Smart growth, or sustainable development, has been tested as a policy in at least two-dozen states since the 1970s, when the term first appeared. It's evolved over the decades, to be sure, but the chief goals remain: to plan better, rein in sprawl, redevelop in established urban areas, promote mixed-use growth near transit and in environments that are easy to walk around, and offer a range of housing types that are affordable to different incomes. But while governors who embraced smart growth have come and gone, there has been little empirical work assessing whether the policies accomplish what they promise.
Enter the Lincoln Institute of Land Policy, which last year assembled some of the top researchers in the country to look at four states - Florida, Maryland, New Jersey, and Oregon -- that had in place an affirmative program of growth management between 1990 and 2000. For comparison, four states were examined over the same period that had no formal program: Colorado, Indiana, Texas, and Virginia. The project includes state-by-state case studies and a comparative analysis in five themes: how the states did on housing affordability, protecting the environment, a balanced transportation system, fiscal impact, and land consumption and population distribution.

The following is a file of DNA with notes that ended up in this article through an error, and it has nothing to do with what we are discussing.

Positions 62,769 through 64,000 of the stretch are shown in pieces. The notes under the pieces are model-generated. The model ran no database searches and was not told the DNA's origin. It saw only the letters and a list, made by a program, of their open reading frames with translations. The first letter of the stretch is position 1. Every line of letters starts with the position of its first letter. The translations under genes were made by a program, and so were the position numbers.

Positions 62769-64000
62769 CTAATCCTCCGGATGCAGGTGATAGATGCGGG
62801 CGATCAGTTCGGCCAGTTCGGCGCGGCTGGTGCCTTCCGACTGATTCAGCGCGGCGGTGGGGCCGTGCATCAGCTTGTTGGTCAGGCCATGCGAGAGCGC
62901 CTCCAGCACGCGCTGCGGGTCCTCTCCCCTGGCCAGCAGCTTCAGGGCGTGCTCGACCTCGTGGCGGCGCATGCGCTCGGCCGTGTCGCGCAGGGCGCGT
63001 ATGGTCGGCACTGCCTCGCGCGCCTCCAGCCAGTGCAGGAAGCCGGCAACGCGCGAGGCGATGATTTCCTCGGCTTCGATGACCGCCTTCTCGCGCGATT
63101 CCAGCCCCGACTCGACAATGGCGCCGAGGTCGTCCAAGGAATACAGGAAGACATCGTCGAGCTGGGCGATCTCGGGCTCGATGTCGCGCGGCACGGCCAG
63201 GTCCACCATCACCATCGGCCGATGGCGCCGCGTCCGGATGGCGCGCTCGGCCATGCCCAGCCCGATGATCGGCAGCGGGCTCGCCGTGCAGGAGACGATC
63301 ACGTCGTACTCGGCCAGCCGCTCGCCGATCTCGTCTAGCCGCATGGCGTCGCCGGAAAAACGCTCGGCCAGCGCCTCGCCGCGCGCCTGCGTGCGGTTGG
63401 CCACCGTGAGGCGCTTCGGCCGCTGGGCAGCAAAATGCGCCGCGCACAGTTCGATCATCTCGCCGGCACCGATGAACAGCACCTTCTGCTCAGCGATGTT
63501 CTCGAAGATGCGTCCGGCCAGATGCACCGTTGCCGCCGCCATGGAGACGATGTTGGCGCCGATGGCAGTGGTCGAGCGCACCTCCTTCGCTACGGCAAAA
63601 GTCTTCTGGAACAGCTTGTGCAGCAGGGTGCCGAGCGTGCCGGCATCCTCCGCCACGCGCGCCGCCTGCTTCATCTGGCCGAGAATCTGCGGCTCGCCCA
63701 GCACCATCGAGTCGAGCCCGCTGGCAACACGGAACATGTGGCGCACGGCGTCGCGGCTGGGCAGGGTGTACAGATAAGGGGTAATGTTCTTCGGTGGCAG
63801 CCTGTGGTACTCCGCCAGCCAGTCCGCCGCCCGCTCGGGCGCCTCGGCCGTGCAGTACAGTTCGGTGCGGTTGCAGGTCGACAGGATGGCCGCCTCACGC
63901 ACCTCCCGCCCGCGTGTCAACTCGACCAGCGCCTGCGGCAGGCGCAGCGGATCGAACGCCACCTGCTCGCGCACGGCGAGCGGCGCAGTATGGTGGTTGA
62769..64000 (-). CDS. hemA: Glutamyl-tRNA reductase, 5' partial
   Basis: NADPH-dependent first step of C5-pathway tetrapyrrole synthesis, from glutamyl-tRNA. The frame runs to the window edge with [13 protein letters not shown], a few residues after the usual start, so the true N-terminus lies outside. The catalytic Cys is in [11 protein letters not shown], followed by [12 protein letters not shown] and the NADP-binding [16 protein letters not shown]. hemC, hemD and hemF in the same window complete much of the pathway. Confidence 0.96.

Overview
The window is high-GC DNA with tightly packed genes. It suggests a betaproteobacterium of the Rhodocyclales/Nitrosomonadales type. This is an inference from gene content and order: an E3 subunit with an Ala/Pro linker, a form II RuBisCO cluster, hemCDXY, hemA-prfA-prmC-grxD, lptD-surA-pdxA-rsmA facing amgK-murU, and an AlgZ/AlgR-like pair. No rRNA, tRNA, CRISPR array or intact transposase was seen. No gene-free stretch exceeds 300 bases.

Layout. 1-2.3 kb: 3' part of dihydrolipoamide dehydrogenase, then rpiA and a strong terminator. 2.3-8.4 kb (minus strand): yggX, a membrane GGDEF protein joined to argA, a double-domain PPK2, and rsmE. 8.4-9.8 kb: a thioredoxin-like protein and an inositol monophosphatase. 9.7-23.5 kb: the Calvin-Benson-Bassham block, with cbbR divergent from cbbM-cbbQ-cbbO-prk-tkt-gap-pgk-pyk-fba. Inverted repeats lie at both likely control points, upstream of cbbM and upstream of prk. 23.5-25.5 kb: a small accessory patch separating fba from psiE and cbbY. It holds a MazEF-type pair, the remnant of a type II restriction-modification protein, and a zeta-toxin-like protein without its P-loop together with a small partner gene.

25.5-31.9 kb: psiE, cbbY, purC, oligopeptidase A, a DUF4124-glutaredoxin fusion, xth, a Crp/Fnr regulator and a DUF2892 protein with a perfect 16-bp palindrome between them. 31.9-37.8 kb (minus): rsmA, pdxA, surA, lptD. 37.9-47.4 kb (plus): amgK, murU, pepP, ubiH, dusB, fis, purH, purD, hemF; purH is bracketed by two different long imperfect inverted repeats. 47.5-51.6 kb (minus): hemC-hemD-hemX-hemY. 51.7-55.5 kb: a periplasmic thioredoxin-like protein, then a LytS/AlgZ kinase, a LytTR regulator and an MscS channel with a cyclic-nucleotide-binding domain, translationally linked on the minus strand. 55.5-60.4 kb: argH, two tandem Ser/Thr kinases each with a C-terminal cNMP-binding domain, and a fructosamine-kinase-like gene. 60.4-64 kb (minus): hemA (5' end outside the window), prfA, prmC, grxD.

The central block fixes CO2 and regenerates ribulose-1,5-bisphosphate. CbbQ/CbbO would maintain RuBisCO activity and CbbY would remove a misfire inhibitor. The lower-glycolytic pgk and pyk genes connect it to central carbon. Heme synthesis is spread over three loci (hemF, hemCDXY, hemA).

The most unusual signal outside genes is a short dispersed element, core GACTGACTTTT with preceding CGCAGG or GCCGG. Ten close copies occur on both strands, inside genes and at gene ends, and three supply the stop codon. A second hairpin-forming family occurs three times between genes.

Preliminary results indicate that policies and their impacts differ across states, but that several states are making progress in certain goals of smart growth but not all of them at once. The final report is expected later this year. The team of researchers include Stuart Meck and Robert W. Burchell, both from the Edward J. Bloustein School of Planning and Public Policy at Rutgers, The State University of New Jersey; Tim Chapin and Keith R. Ihlanfeldt from Florida State University; Gerrit Knaap, professor and director of the National Center for Smart Growth at the University of Maryland; Terry Moore, project director of ECONorthwest in Eugene, OR; and Allan Wallis from the University of Colorado, Denver, School of Public Affairs, along with several others.
The project is part of a new effort to provide more evaluation and analysis for policymakers, says Lincoln Institute president Gregory K. Ingram, who himself came to the Lincoln Institute after directing evaluations at the World Bank. The Lincoln Institute has long been interested in smart growth, and among many publications on the topic is the book Smart Growth: Form and Consequences, by Terry Szold of MIT and Armando Carbonell. senior fellow and chair of the Department of Planning and Urban Form.